Lately, user quality of experience (QoE) during their interaction with a system is a significant factor in the assessment of most systems. However, user QoE is dependent not only on the content served to the users, but also on the performance of the service provided. This chapter describes a novel QoE layer that extends the features of classic adaptive e-learning systems in order to consider delivery performance in the adaptation process and help in providing good user perceived QoE during the learning process. An experimental study compared a classic adaptive e-learning system with one enhanced with the proposed QoE layer. The result analysis compares learner outcome, learning performance, visual quality and usability of the two systems and shows how the QoE layer brings significant benefits to user satisfaction improving the overall learning process.
It is widely acknowledged that e-learners differ in skills, aptitudes and preferences, may have different perceptions of the same factors and some of them may have special needs due to disabilities. People also seek different information when accessing Web-based educational systems and may prefer certain learning styles. Therefore, various adaptive and personalized e-learning systems such as ApeLS (Conlan & Wade, 2004), WINDS (Specht et al., 2002), iClass (O’Keeffe, 2006), INSPIRE (Papanikolaou et al., 2003) and AES-CS (Triantafillou et al., 2002) were proposed in order to capture and analyze these user-related features, and personalize the educational material thus optimizing users’ learning experience.
With the latest communication-oriented devices like smart phones, PDAs, laptops and network technologies such as 3G, WiFi, IEEE 802.11 family of standards (IEEE802.11, 1999), WiMax, IEEE 802.16 family (IEEE802.16, 2004), e-learners can access personalized information “anytime and anywhere.” However, the network environments allowing this universal access have widely varying performance-related characteristics such as bandwidth, level of congestion, mobility support and cost of transmission.
It is unrealistic to expect that the personalized content delivery quality can be maintained at the same level in this variable environment. Rather an effort must be made to tailor the material served to each person to their operational environment including current network delivery conditions, ensuring high quality of experience (QoE) during the learning process.
QoE focuses on the learner and is considered in (Empirix, 2003) as a collection of all the perception elements of the network and performance relative to users’ expectations. The QoE concept applies to any kind of network interaction such as Web navigation, multimedia streaming, voice over IP, etc. Different QoE metrics that assess user experience with the systems in term of responsiveness and availability have been proposed. QoE metrics may involve subjective elements and may be influenced by any sub-system between the service provider and the end-user.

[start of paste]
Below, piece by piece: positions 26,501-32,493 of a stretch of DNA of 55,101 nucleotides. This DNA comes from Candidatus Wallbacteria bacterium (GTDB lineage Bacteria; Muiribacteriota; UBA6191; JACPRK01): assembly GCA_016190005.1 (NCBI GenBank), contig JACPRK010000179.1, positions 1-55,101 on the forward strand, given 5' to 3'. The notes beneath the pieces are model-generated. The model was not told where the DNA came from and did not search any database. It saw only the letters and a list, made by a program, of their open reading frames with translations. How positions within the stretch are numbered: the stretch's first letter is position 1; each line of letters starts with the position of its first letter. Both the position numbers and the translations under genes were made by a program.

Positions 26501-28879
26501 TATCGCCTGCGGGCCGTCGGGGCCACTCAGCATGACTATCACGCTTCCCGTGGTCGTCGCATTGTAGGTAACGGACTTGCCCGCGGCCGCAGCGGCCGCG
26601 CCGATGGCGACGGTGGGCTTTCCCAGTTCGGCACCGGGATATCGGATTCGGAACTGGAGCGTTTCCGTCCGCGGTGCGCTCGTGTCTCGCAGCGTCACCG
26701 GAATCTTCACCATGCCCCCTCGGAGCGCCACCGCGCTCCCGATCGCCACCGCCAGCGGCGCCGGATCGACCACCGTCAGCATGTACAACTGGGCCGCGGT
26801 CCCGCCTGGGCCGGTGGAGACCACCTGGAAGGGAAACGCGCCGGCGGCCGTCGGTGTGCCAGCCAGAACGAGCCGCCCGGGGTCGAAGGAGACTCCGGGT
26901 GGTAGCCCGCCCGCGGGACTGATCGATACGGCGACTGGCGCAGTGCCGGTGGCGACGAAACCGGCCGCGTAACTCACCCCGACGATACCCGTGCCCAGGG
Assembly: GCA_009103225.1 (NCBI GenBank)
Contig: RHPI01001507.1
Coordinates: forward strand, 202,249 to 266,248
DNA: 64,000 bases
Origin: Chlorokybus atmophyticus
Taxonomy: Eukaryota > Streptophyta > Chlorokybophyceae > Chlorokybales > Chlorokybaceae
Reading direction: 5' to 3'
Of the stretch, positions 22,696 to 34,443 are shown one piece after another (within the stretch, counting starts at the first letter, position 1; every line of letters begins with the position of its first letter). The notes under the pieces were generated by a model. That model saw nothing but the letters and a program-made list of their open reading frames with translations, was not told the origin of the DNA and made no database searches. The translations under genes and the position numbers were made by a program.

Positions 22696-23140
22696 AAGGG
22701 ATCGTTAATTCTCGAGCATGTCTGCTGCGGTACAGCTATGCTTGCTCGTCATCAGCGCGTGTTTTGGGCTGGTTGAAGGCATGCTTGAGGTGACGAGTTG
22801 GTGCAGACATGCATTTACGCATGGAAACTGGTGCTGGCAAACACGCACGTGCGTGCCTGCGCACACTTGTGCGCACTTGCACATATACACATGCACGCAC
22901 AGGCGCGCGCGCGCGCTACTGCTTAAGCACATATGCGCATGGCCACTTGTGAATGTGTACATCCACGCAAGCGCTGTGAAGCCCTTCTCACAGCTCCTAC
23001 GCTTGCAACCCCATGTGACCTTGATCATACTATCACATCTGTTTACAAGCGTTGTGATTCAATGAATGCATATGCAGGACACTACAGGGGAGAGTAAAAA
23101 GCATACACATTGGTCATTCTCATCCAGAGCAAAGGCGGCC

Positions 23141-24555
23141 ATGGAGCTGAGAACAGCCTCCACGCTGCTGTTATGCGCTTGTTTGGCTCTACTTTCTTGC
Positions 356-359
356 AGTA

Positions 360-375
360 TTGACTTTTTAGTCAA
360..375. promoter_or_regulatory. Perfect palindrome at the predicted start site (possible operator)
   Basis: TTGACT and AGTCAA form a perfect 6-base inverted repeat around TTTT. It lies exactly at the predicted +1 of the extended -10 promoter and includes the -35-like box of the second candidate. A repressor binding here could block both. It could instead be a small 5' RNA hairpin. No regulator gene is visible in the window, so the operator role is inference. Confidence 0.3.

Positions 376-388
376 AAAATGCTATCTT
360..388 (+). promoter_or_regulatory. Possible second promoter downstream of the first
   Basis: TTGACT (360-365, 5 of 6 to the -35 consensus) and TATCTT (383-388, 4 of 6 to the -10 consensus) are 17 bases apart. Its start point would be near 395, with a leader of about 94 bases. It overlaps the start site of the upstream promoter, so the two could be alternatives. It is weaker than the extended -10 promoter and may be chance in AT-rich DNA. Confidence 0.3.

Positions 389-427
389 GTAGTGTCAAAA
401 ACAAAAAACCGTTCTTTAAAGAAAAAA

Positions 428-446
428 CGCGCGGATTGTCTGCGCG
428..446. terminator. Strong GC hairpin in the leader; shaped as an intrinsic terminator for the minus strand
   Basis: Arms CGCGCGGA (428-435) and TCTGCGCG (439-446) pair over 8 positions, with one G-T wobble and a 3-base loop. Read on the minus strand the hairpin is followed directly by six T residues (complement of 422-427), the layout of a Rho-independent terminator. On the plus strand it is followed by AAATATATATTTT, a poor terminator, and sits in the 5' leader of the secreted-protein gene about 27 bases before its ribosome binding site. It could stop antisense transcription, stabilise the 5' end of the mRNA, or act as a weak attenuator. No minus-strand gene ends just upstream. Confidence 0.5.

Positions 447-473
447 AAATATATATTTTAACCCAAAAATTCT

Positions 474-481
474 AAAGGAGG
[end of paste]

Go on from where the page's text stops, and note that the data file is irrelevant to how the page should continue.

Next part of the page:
It should be noted that some adaptive e-learning systems have already taken into consideration performance features such as device capabilities, the type of access to the network, download time, etc. in order to improve learning QoE (Chou et al., 2004; Brady et al., 2004; Smyth & Cotter, 2002; Apostolopoulos & Kefala, 2003). However, these account for only a limited range of factors affecting QoE. Also, they were considered separately one from another, unlike the real life situation when there is a simultaneous influence on user interaction with the e-learning systems.
In order to address the effect the complex operational environment has on e-learning, a detailed analysis of the key factors that affect learner QoE was conducted. A QoE adaptation layer that extends the adaptation features of classic e-learning systems was proposed. It aims to provide high level QoE when users engage in a learning process via network environments with variable connectivity characteristics.
This chapter presents, in details, the proposed QoE layer in the context of a classic architecture for adaptive e-learning systems (AeLS). The most significant AeLS proposed to date are presented in the “Related Work” section that also includes a summarization of the methods most often used in AeLS evaluation. Results of a detailed experimental study that involved a well-known AeLS and a version of the same system enhanced with the proposed QoE layer are then presented. The consequent result analysis compares learner outcome, learning performance, usability and visual quality of the two systems and shows how the QoE layer brings significant benefits to the learning process. The chapter ends with conclusions.